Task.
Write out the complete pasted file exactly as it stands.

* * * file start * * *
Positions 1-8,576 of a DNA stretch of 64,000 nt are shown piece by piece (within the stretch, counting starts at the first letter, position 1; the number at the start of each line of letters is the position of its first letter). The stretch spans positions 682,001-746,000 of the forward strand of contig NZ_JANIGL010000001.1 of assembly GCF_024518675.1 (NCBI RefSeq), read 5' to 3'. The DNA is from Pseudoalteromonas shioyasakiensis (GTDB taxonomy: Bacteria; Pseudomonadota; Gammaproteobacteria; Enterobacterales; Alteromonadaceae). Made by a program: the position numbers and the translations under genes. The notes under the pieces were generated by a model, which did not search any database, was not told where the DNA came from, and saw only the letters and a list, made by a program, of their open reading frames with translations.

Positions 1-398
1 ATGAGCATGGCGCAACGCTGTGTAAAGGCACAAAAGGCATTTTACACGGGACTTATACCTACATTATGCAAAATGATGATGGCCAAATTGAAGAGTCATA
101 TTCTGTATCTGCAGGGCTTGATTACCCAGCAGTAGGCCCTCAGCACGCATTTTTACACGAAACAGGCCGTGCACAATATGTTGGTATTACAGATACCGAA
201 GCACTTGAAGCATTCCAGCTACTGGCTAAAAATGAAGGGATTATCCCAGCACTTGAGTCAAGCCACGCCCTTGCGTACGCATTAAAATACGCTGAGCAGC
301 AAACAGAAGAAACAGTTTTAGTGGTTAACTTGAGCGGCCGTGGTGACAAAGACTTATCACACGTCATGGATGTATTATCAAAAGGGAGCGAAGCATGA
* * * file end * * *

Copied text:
Positions 1-8,576 of a DNA stretch of 64,000 nt are shown piece by piece (within the stretch, counting starts at the first letter, position 1; the number at the start of each line of letters is the position of its first letter). The stretch spans positions 682,001-746,000 of the forward strand of contig NZ_JANIGL010000001.1 of assembly GCF_024518675.1 (NCBI RefSeq), read 5' to 3'. The DNA is from Pseudoalteromonas shioyasakiensis (GTDB taxonomy: Bacteria; Pseudomonadota; Gammaproteobacteria; Enterobacterales; Alteromonadaceae). Made by a program: the position numbers and the translations under genes. The notes under the pieces were generated by a model, which did not search any database, was not told where the DNA came from, and saw only the letters and a list, made by a program, of their open reading frames with translations.

Positions 1-398
1 ATGAGCATGGCGCAACGCTGTGTAAAGGCACAAAAGGCATTTTACACGGGACTTATACCTACATTATGCAAAATGATGATGGCCAAATTGAAGAGTCATA
101 TTCTGTATCTGCAGGGCTTGATTACCCAGCAGTAGGCCCTCAGCACGCATTTTTACACGAAACAGGCCGTGCACAATATGTTGGTATTACAGATACCGAA
201 GCACTTGAAGCATTCCAGCTACTGGCTAAAAATGAAGGGATTATCCCAGCACTTGAGTCAAGCCACGCCCTTGCGTACGCATTAAAATACGCTGAGCAGC
301 AAACAGAAGAAACAGTTTTAGTGGTTAACTTGAGCGGCCGTGGTGACAAAGACTTATCACACGTCATGGATGTATTATCAAAAGGGAGCGAAGCATGA